No good advice

How can leaders whose lived experience is so different from those they are appointed to lead ever be ‘in touch’ with what those people think and feel? The answer lies in the competence of the advisors they surround themselves with and the quality of the advice those advisors dispense. The equation is simple to understand. No good advice = poor leadership.

According to a recent YouGov opinion poll two thirds of Britons believe the new Prime Minister, Rishi Sunak, is out of touch with ordinary people because of his wealth. Apparently, Sunak and his wife are worth an estimated £730 million, which is roughly twice that of King Charles’ estimated £370 million.

A question many have been asking is how can such a man appointed to ‘lead’ the people of Briton really understand the current financial war of attrition faced by millions of ordinary people?  His lived experience is light years away from that of a pensioner or single parent struggling to keep the lights on, stay warm and feed themselves, during the current cost of living crisis.

During the course of my career, I’ve often asked myself a similar question when supporting senior leaders in organisations, particularly the ones who weren’t particularly ‘in touch’ with the sentiments of their workforce and had no interest in finding out what employees were thinking either.  

In my experience, leaders who have and consistently demonstrate the traits of servant leadership – humility, trust, empathy, and who have a genuine interest in the people they lead and can listen properly to others and take advice have been the ones who have been the best to work with. And ultimately, the more successful.

In the last few days Sunak had a bit of a reality check from pensioner Catherine Poole, aged 77. Receiving a ‘photo op’ visit from Sunak whilst recovering in hospital, she bluntly told him that he wasn’t trying hard enough to sort out decent pay for nurses.

I suspect that for a leader like Sunak, such moments in his carefully staged managed existence, where he is personally confronted by the reality of what real people really think, are few and far between. Which is why having people around you who are able to competently advise on such matters is essential if you are to be an effective ‘in touch’ leader.  

Opinion polls are fine for providing a snapshot view of a situation, but they can never replicate the raw authenticity of an encounter with a pensioner with advice to share. In organisations, annual employee engagement surveys are also similar blunt instruments which can create the illusion for leadership teams that they really know what people in the organisation are thinking and feeling. I’ve been witness to many employee ‘Town Hall’ events that have been a rude awakening for leadership teams, who found out the hard way that they weren’t quite as ‘in touch’ as they thought they were.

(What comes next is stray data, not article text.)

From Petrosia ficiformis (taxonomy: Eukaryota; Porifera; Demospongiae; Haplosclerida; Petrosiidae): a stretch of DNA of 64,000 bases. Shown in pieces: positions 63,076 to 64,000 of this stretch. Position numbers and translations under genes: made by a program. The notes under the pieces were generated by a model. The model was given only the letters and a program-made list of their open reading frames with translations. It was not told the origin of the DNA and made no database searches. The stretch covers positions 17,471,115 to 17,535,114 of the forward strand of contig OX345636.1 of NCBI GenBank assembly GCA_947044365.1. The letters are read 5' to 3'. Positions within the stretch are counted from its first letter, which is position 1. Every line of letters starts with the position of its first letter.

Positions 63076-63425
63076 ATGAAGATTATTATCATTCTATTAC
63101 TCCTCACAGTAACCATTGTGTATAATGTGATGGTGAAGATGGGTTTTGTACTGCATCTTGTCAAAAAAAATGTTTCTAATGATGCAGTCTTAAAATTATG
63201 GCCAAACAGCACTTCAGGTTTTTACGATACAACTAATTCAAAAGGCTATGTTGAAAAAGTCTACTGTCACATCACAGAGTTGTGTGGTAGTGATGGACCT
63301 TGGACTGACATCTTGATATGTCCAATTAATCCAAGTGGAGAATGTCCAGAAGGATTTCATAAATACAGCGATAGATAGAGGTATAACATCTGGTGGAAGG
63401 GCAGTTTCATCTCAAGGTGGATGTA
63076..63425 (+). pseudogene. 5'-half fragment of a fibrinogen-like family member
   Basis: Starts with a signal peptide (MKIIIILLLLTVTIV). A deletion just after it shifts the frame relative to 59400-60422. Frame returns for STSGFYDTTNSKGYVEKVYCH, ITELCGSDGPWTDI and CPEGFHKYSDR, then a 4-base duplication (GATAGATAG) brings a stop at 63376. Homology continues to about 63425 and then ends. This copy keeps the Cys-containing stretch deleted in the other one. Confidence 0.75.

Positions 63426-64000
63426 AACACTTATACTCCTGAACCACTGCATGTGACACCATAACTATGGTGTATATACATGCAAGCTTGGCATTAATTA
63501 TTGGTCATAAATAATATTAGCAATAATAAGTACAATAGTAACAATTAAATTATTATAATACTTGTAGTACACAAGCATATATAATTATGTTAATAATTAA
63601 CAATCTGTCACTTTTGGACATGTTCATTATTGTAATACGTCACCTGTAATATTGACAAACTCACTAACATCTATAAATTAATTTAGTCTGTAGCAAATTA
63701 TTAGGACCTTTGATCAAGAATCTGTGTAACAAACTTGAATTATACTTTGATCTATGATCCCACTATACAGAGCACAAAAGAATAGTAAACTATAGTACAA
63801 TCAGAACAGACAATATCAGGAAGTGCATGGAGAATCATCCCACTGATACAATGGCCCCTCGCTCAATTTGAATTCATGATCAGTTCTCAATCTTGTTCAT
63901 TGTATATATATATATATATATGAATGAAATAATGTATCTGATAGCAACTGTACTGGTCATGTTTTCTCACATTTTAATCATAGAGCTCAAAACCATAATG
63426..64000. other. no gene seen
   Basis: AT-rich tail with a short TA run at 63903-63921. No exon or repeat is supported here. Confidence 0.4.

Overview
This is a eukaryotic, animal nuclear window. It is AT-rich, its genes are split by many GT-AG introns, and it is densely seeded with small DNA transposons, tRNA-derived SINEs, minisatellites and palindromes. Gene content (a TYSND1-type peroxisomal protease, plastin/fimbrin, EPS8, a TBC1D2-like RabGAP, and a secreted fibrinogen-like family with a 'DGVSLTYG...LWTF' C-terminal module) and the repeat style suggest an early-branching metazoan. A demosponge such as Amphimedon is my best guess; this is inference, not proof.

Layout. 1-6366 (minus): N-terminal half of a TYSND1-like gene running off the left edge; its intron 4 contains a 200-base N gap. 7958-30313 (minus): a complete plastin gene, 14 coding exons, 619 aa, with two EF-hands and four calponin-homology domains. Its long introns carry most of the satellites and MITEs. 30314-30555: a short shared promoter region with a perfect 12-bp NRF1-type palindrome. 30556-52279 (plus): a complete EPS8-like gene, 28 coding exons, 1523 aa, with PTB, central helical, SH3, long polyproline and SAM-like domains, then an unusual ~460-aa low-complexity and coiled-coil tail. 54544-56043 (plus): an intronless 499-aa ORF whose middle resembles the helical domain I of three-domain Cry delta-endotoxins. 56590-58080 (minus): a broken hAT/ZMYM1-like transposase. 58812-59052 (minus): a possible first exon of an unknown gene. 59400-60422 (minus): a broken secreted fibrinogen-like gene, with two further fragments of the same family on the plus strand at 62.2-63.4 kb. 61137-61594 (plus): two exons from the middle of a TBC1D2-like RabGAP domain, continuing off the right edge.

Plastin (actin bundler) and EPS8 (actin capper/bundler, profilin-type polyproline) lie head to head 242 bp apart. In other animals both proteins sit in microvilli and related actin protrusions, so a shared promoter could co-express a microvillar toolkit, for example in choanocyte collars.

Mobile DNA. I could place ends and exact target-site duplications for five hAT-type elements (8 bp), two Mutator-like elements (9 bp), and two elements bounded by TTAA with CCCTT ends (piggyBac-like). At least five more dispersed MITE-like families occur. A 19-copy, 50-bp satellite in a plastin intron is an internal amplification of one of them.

For an ‘in touch’ leader such reality check moments should never happen, and this is ultimately dependent on the competence of the people they surround themselves with and the quality of the advice those people dispense.

In the internal communication profession we often debate our ability to ‘speak truth to power’. In other words, how we can honestly and transparently share the reality of how things are going in an organisation with senior leaders, and give advice about how they should communicate with workforces in response to that reality to be authentic and trusted.

Telling a senior leader the truth can be a daunting experience, but it is a responsibility that no internal communicator should shy away from if we are to be regarded as ethical practitioners and advisors.     

High profile ‘comms fails’ such as the mass sackings of P&O Ferries staff earlier this year by pre-recorded video message, demonstrate the risks of not seeking or taking advice from professional communicators and others if leadership teams are to avoid self-inflicted PR disasters.

The equation is simple to understand. No good advice = poor leadership.


Image by Sam Williams from Pixabay

2 thoughts on “No good advice

  1. Great timing as I am just considering how to have this very conversation. Reading this has given me the confidence to press ahead so thank you.


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